I've talked before about wasted food here, here and here. According to Jonathan Bloom, author of American Wasteland, we toss enough food every day to fill the Rose Bowl. That's a lot of wasted nutrition, effort, and money, not even considering the negative environmental impact and the whole there-are-kids-starving-in-X-country guilt factor.
This was on my mind as our family prepares to go out of town and leave the fridge unsupervised, all its remaining contents moldering quietly, only to be rediscovered and tossed on our return. Not this time, I vowed!
First I called upon that old standby, Rock Soup. If you remember the story, it's basically a hodge-podge soup made of whatever is on hand. In our case, I had leftover pot roast gravy with vegetables (all but about an ounce of the beef was eaten), leftover spaghetti noodles, and fresh onions, carrots, and celery. Since I'm not a cook-it-from-scratch kinda gal, I called upon Rachael Ray for inspiration. Here's her recipe, with my tweaks:
Rachael Ray's Rock Soup
- 2 tablespoons extra-virgin olive oil (EVOO), plus additional for drizzling
- 3/4 pound chorizo, casings removed and diced (I had 1/10 lb beef pot roast)
- 2 large russet potatoes, peeled and cubed (I only had the cooked potatoes in my pot roast)
- 4 ribs celery, chopped
- 4 carrots, peeled and chopped (reduced because I had some in the pot roast)
- 1 large onion, chopped
- 1 rounded teaspoon (about 1/3 palmful) sweet paprika
- 3 cloves garlic, finely chopped or grated
- 1 bay leaf, fresh or dried
- Salt and freshly ground black pepper
- 1 15-ounce can chickpeas, drained (I used kidney beans)
- 1 15-ounce can diced or stewed tomatoes
- 2 tablespoons hot sauce (I cut this back to 1 tsp.)
- 6 cups chicken broth or stock (I used a combo of pot roast gravy and broth)
- 2 cups stale bread , cut into bite-size cubes (skipped this and added my spaghetti noodles)
- A handful of flat-leaf parsley or cilantro, chopped, optional
Place a medium-size soup pot over medium-high heat with 2 tablespoons EVOO, about 2 turns of the pan. Add the chorizo (or whatever meat you're using) and cook 2-3 minutes, until crispy. (Skipped this step because my meat was cooked.)
Add the vegetables, paprika, garlic, bay leaf, salt and freshly ground black pepper. Cook, stirring frequently, for 6-7 minutes, until the onions and celery begin to soften.
Add the chickpeas, tomatoes, hot sauce and chicken broth or stock to the pot then raise the heat to bring it up to a bubble. Once bubbling, reduce the heat slightly and simmer the soup until the potatoes are tender, 10-12 minutes (cooking time will depend on the size of the potato pieces). Remove the bay leaf before serving.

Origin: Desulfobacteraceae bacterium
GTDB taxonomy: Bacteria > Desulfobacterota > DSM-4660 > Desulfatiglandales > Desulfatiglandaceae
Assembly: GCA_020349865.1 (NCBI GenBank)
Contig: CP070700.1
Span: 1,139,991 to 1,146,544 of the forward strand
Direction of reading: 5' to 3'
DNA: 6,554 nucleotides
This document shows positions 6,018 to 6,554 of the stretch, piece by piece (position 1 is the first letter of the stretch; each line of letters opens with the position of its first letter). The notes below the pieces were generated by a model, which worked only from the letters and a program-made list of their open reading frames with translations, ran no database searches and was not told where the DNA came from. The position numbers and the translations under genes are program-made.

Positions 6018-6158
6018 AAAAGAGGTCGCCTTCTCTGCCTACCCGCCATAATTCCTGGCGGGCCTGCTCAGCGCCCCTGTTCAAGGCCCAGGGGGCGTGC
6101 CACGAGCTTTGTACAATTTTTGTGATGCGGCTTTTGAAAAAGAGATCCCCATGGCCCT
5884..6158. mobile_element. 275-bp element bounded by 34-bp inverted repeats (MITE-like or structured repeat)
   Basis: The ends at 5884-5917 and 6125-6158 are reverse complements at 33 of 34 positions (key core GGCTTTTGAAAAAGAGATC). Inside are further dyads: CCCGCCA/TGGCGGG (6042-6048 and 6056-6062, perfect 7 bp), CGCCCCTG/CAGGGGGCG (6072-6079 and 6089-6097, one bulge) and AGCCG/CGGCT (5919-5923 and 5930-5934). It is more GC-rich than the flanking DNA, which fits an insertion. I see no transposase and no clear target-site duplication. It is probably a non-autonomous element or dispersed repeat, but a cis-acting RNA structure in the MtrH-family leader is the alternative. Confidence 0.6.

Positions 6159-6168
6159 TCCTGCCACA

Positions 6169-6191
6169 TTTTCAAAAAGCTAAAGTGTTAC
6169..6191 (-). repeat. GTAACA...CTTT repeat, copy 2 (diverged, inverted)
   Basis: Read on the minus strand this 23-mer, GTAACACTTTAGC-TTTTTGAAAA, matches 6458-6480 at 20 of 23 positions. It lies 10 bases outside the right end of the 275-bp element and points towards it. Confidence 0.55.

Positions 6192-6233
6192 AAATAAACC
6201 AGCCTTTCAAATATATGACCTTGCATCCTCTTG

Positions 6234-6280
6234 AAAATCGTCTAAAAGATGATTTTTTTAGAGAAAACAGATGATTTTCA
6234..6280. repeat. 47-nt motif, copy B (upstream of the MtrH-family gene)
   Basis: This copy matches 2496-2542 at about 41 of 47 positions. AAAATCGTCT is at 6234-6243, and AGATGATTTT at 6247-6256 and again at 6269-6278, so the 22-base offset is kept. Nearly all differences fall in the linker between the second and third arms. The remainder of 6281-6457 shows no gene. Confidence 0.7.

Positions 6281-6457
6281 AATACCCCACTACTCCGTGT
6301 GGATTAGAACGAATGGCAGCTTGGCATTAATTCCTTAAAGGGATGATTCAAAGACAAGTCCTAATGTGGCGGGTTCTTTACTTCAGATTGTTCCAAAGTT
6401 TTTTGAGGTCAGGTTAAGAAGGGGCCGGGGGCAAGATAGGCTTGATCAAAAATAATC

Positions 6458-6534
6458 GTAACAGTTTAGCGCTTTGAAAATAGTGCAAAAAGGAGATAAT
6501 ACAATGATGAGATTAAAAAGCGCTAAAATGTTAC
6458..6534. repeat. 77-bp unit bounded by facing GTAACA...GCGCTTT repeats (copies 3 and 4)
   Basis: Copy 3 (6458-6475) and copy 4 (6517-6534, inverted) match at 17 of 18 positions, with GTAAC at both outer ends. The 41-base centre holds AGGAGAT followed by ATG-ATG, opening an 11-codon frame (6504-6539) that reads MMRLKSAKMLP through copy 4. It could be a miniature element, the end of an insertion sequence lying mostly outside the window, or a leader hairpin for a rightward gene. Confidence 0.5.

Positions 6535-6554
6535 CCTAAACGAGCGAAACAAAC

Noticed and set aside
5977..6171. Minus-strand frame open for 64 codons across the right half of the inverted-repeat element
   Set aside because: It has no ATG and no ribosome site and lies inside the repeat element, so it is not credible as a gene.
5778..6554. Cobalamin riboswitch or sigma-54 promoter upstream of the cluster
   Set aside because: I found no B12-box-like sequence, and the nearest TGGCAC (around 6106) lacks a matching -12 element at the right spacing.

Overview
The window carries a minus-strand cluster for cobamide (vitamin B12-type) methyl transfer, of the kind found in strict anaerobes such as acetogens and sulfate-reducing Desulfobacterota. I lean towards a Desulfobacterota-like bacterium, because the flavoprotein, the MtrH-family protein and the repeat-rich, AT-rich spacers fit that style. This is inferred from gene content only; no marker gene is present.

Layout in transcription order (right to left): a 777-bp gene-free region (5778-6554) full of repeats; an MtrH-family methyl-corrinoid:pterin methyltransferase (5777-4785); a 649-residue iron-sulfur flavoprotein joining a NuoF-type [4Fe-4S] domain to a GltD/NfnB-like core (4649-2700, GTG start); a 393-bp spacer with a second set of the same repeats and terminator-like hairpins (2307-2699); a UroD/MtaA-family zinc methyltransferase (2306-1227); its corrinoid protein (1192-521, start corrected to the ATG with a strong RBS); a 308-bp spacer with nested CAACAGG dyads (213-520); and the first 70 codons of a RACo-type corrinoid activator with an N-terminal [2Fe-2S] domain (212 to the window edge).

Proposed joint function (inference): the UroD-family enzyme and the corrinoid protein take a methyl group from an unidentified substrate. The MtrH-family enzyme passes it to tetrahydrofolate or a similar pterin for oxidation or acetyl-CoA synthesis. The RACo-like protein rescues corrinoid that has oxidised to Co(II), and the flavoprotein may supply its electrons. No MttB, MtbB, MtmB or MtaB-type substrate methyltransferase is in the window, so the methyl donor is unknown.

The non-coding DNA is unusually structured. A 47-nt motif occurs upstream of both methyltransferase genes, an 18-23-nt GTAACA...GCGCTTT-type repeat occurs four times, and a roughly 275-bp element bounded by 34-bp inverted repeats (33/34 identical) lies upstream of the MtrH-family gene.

To serve, place a handful of bread cubes into each of your serving bowls and drizzle them with some EVOO. Ladle the Rock Soup over the croutons and garnish with some fresh herbs. (I added the cooked spaghetti a couple minutes before serving to heat through.)
Then last night I checked out the "crisper" drawer and found spinach, bell peppers, and green beans that would not survive our absence. If you like stir-fries, try this one, inspired by a recipe for Chinese-Style Spicy String Beans from Bon Appetit.
Whatever vegetables you want to use up. (Keep in mind that longer-cooking vegetables like broccoli and green beans should be pre-steamed for a few minutes so that they cook in the same amount of time as leafy greens.) Slice or chop the hard vegetables to stir-fry size. I left the spinach alone because it wilts down.
1 Tbsp toasted sesame seeds (you can do this in a dry frying pan or buy them toasted or leave out)
2 Tbsp hoisin sauce
1 Tbsp soy sauce
1/4 to 1-1/2 tsp chili-garlic sauce (we do the small amount for the kids)
3 Tbsp water
2 tsp cornstarch
2 green onions, chopped
Heat 1 Tbsp oil in medium skillet till good and hot. Saute vegetables until tender-crisp. Add sauce ingredients. Mix water and cornstarch and add to pan. Heat till sauce thickens. Sprinkle with scallions and sesame seeds.
There you have my recipes for using up your farmers market goodies. Of all things, those fabulous vegetables should not go to waste. (Somehow I had no difficulty wolfing down my share of the luscious Jonboy caramel apple...)
For more great tips, check out Jonathan Bloom's "15 Ways to Stop Wasting Money on Food
," as reported in U.S. News and World Report
. Some tips are familiar (eat leftovers, don't shop hungry); others might challenge us (cook more, grow your own herbs). In any case, they're great reminders and worth a read.
As always, when you shop the Bellevue Farmers Market, ask the farmers how long things will keep, whether they can be frozen, what their favorite uses are, what they like to do with leftover X. Ask your fellow shoppers, as well. Sharing food know-how not only reduces waste, it builds community. The very best way to use up food? Invite friends over for a meal!